Udelhoven, Thomas; Schlerf, Martin; Segl, Karl; Mallick, Kaniska; Bossung, Christian; Retzlaff, Rebecca; Rock, Gilles; Fischer, Peter; Müller, Andreas; Storch, Tobias; Eisele, Andreas; Weise, Dennis; Hupfer, Werner; Knigge, Thiemo

    2017-07-01

    This paper describes the concept of the hyperspectral Earth-observing thermal infrared (TIR) satellite mission HiTeSEM (High-resolution Temperature and Spectral Emissivity Mapping). The scientific goal is to measure specific key variables from the biosphere, hydrosphere, pedosphere, and geosphere related to two global problems of significant societal relevance: food security and human health. The key variables comprise land and sea surface radiation temperature and emissivity, surface moisture, thermal inertia, evapotranspiration, soil minerals and grain size components, soil organic carbon, plant physiological variables, and heat fluxes. The retrieval of this information requires a TIR imaging system with adequate spatial and spectral resolutions and with day-night following observation capability. Another challenge is the monitoring of temporally high dynamic features like energy fluxes, which require adequate revisit time. The suggested solution is a sensor pointing concept to allow high revisit times for selected target regions (1-5 days at off-nadir). At the same time, global observations in the nadir direction are guaranteed with a lower temporal repeat cycle (>1 month). To account for the demand of a high spatial resolution for complex targets, it is suggested to combine in one optic (1) a hyperspectral TIR system with ~75 bands at 7.2-12.5 µm (instrument NEDT 0.05 K-0.1 K) and a ground sampling distance (GSD) of 60 m, and (2) a panchromatic high-resolution TIR-imager with two channels (8.0-10.25 µm and 10.25-12.5 µm) and a GSD of 20 m. The identified science case requires a good correlation of the instrument orbit with Sentinel-2 (maximum delay of 1-3 days) to combine data from the visible and near infrared (VNIR), the shortwave infrared (SWIR) and TIR spectral regions and to refine parameter retrieval.

  13. EPA REMOTE SENSING RESEARCH

    Science.gov (United States)

    The 2006 transgenic corn imaging research campaign has been greatly assisted through a cooperative effort with several Illinois growers who provided planting area and crop composition. This research effort was designed to evaluate the effectiveness of remote sensed imagery of var...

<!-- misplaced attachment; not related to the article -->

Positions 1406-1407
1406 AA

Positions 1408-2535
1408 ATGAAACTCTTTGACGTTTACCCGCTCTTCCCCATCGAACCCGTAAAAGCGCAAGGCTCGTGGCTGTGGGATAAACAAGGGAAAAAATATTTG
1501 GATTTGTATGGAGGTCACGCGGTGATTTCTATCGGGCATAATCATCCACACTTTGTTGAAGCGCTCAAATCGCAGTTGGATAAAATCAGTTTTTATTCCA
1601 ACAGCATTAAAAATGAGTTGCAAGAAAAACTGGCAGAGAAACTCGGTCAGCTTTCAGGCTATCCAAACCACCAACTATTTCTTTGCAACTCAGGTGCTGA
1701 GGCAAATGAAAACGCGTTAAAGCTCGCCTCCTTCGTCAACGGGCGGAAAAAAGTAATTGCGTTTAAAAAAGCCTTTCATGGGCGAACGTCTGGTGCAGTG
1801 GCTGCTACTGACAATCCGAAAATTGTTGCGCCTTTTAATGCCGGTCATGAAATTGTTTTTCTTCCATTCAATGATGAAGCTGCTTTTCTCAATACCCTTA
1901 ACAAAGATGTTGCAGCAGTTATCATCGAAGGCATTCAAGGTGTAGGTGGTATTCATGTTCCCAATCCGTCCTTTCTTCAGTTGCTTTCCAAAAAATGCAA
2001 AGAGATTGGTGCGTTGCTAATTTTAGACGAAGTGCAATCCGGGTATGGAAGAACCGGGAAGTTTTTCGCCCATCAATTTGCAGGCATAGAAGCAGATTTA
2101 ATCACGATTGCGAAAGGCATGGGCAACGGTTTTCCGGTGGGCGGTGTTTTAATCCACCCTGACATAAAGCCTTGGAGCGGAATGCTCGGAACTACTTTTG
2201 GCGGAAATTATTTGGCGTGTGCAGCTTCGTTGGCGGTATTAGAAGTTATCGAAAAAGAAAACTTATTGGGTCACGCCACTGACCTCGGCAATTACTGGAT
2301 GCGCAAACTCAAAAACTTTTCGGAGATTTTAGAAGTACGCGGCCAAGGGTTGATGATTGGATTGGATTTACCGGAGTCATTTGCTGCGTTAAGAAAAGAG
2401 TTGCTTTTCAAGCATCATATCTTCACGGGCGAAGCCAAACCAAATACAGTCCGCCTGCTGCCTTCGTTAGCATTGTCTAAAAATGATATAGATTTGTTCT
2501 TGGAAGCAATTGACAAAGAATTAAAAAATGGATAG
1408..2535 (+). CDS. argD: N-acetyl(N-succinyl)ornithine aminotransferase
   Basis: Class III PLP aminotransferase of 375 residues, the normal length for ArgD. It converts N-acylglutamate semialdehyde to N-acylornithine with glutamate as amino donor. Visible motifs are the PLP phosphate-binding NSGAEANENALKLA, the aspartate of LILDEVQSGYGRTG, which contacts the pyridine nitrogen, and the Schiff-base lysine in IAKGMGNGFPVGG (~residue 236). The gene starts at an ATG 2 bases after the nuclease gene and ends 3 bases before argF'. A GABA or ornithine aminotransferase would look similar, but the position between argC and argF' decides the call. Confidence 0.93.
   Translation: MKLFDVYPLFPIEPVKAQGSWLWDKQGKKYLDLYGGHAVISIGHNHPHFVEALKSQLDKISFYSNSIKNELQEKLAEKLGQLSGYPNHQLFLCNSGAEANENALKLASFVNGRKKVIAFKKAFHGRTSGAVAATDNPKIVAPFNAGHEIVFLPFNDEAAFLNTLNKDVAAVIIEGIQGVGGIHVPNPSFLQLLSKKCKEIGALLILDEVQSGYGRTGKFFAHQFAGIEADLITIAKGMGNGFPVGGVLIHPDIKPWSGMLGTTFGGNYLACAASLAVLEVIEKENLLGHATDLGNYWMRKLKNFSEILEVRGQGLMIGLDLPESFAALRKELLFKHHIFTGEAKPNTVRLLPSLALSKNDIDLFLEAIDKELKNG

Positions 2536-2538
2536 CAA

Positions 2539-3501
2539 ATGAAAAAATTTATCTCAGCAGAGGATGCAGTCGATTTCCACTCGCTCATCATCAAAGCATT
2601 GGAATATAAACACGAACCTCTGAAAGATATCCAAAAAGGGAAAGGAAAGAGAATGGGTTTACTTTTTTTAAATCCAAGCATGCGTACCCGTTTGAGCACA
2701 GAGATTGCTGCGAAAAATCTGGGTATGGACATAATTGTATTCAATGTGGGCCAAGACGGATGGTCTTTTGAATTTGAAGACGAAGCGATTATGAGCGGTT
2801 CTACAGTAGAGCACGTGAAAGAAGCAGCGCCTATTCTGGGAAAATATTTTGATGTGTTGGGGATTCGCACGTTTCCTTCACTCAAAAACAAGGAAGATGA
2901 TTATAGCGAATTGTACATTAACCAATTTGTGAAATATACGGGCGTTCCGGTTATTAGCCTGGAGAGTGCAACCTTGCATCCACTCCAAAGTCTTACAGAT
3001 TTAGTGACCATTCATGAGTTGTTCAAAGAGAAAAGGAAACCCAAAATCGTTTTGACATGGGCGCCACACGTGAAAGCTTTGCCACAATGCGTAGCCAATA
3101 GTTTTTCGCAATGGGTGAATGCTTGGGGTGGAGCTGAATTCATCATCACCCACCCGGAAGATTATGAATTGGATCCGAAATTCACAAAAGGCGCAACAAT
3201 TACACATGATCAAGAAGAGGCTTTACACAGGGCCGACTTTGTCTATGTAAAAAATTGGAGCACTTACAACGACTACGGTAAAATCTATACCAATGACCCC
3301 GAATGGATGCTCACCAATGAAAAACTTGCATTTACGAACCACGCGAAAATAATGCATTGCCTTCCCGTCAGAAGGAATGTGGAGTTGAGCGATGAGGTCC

14. Section summary: Remote sensing

    Science.gov (United States)

    Belinda Arunarwati Margono

    2013-01-01

    Remote sensing is an important data source for monitoring the change of forest cover, in terms of both total removal of forest cover (deforestation), and change of canopy cover, structure and forest ecosystem services that result in forest degradation. In the context of Intergovernmental Panel on Climate Change (IPCC), forest degradation monitoring requires information...

  15. Remote sensing: best practice

    Energy Technology Data Exchange (ETDEWEB)

    Brown, Gareth [Sgurr Energy (Canada)

    2011-07-01

    This paper presents remote sensing best practice in the wind industry. Remote sensing is a technique whereby measurements are obtained from the interaction of laser or acoustic pulses with the atmosphere. There is a vast diversity of tools and techniques available and they offer wide scope for reducing project uncertainty and risk but best practice must take into account versatility and flexibility. It should focus on the outcome in terms of results and data. However, traceability of accuracy requires comparison with conventional instruments. The framework for the Boulder protocol is given. Overviews of the guidelines for IEA SODAR and IEA LIDAR are also mentioned. The important elements of IEC 61400-12-1, an international standard for wind turbines, are given. Bankability is defined based on the Boulder protocol and a pie chart is presented that illustrates the uncertainty area covered by remote sensing. In conclusion it can be said that remote sensing is changing perceptions about how wind energy assessments can be made.